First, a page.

PH helpless in stopping China’s reclamation work in disputed seas
MANILA, Philippines—Several months after China was first found to be conducting reclamation activities in a reef in the West Philippine Sea, the Philippines has been helpless in stopping the Asian giant from doing nearly all it wants in the disputed region.
The latest of China’s reclamation projects is on Fiery Cross Reef, which China calls Yongshu and the Philippines calls Kagitingan. The normally submerged reef has been turned into a 3,000 meter long and 200 to 300 meter wide artificial island.
Department of Foreign Affairs (DFA) Secretary Albert del Rosario previously said that a diplomatic protest has been filed last October 10 for this latest reclamation activity.
China is known to be conducting reclamation activities in at least five reefs, Johnson South reef, Cuarteron reef, McKennan-Hughes reef, Gaven Reef, and the latest is Fiery Cross reef.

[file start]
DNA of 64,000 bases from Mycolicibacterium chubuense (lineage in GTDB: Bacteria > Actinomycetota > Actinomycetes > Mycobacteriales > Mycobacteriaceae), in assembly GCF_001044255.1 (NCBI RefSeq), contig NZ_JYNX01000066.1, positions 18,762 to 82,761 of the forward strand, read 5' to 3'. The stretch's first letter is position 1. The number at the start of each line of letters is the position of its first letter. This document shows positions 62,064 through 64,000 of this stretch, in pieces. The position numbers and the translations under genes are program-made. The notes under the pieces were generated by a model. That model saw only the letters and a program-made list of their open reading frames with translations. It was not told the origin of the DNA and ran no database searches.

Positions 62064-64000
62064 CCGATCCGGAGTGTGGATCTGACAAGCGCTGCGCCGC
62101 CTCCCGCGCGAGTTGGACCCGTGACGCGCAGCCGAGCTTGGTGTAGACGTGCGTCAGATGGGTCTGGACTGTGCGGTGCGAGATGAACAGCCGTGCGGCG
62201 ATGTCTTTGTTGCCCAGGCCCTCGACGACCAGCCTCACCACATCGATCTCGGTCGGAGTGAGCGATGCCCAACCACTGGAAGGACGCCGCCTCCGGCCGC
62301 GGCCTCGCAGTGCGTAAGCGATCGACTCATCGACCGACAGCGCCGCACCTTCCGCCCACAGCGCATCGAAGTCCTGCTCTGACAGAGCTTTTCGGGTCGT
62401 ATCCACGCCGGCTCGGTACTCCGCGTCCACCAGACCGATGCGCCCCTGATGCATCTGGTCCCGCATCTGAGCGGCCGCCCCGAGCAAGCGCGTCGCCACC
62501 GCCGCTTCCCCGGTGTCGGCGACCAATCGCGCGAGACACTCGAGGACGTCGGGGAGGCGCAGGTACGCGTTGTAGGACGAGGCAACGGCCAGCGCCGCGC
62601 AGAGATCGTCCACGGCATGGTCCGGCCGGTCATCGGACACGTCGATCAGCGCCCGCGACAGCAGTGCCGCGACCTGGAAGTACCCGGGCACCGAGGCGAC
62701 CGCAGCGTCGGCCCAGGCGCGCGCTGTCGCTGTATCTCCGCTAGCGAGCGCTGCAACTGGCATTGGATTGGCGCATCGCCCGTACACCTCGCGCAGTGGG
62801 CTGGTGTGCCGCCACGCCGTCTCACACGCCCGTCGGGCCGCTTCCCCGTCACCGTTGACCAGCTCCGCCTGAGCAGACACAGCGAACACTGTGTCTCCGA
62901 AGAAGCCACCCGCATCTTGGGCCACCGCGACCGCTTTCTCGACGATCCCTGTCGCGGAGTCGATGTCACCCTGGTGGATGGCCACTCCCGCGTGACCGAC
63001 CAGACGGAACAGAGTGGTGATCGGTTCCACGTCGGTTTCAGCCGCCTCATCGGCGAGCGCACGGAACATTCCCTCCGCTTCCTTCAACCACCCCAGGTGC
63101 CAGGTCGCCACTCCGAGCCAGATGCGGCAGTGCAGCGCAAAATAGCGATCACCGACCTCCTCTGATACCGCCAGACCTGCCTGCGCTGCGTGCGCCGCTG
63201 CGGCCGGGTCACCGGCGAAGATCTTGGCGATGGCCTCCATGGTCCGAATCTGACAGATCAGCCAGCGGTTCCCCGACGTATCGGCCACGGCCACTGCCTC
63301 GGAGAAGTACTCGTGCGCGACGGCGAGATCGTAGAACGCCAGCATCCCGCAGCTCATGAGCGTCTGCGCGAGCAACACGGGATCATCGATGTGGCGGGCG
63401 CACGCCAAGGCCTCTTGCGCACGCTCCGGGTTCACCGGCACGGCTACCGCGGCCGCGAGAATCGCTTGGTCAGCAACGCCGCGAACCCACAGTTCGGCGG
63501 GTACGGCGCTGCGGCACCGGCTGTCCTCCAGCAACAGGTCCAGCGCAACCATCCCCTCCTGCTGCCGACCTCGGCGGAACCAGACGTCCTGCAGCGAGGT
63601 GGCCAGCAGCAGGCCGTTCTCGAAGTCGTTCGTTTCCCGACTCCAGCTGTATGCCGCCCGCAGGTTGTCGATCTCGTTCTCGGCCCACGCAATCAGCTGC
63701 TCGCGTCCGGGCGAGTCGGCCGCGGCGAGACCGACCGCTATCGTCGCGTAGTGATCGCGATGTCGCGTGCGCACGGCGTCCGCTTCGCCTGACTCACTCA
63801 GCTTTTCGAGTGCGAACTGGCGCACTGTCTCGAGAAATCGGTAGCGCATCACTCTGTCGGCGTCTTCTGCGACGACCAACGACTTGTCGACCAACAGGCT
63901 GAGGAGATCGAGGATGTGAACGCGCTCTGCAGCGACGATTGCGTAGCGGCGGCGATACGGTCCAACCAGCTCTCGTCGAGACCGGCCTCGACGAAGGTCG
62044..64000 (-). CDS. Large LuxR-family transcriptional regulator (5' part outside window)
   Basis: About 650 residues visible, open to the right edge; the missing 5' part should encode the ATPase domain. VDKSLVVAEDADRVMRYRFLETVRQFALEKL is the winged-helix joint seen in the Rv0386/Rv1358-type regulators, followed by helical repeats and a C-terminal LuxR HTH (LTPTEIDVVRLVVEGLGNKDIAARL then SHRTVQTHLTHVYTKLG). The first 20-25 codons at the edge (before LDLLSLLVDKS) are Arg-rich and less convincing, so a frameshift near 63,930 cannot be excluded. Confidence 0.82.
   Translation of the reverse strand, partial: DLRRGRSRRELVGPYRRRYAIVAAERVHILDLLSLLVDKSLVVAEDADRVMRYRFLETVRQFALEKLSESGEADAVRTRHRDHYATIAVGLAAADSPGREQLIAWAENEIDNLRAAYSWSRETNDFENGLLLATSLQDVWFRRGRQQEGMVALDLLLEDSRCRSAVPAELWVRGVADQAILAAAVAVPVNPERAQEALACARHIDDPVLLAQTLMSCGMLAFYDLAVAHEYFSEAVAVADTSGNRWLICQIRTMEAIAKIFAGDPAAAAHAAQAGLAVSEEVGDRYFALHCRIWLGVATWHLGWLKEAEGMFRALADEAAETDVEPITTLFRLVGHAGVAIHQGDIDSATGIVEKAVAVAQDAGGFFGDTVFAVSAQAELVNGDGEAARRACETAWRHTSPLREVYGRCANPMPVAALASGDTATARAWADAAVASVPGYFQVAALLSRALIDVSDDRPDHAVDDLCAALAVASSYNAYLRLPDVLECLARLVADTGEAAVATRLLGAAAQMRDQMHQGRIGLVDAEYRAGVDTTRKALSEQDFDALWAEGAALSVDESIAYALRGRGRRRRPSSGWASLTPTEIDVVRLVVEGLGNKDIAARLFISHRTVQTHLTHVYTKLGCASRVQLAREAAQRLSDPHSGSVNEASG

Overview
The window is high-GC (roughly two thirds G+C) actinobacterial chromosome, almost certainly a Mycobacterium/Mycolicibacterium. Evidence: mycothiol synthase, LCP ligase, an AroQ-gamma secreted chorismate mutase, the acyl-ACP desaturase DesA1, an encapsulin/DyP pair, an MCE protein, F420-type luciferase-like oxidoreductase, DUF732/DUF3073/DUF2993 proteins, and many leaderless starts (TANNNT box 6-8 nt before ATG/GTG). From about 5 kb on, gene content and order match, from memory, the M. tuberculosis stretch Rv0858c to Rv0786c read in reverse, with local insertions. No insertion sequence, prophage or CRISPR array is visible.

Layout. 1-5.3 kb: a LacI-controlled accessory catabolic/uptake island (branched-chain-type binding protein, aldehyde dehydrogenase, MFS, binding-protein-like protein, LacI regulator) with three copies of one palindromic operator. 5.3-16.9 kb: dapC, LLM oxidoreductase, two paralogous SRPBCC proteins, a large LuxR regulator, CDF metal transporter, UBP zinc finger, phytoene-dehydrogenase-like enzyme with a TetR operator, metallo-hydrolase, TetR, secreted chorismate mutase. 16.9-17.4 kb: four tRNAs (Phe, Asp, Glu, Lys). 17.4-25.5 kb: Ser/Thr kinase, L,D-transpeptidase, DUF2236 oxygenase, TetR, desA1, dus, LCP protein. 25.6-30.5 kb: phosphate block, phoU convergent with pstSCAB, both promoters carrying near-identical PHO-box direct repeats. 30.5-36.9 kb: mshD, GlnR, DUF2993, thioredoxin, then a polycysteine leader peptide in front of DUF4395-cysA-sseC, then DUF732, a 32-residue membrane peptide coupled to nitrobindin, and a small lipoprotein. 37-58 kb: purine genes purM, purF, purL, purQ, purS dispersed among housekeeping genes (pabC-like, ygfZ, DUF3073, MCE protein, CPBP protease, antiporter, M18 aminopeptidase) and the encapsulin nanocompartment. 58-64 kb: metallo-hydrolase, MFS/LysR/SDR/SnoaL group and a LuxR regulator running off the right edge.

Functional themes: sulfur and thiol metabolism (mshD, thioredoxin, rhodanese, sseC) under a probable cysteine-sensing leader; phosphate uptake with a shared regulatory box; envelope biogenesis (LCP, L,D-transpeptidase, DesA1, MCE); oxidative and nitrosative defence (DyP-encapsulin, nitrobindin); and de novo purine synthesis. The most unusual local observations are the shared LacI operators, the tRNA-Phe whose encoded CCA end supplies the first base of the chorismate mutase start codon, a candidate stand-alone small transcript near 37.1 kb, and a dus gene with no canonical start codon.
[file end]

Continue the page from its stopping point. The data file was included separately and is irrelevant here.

The reclamation work on Johnson South Reef, also known as Mabini Reef to the Philippines, was made public by the DFA last May 15, 2014 through a series of photographs showing the progress of the reclamation.
More reclamation activities were discovered the following months, and the Philippines has filed diplomatic protests for each but these were consistently ignored by China.
DFA spokesman Charles Jose told reporters Wednesday that they are no longer counting the number of diplomatic protests they have filed against China for their reclamation activities.
“There is no response. Sometimes they just received it then they reject the protest, because [they say] ‘this is our territory.’ It’s not always that they reply back in writing,” Jose said.
The Philippines has previously proposed a “triple-action plan (TAP)” before the Association of Southeast Asian Nations (Asean) in order to diffuse tensions caused by the territorial dispute in the South China Sea.
Among the components of the TAP is the moratorium of all activities in the region including reclamation.
China however continues to reclaim reefs in the region, which are seen as moves to establish military bases. Filipino fishermen have also claimed they were prevented from fishing in the disputed waters by Chinese ships through the use of force.
An arbitration case before the International Tribunal on the Law of the Sea (ITLOS) filed by the Philippines is still ongoing. China has consistently refused to participate in the proceedings insisting on bilateral talks.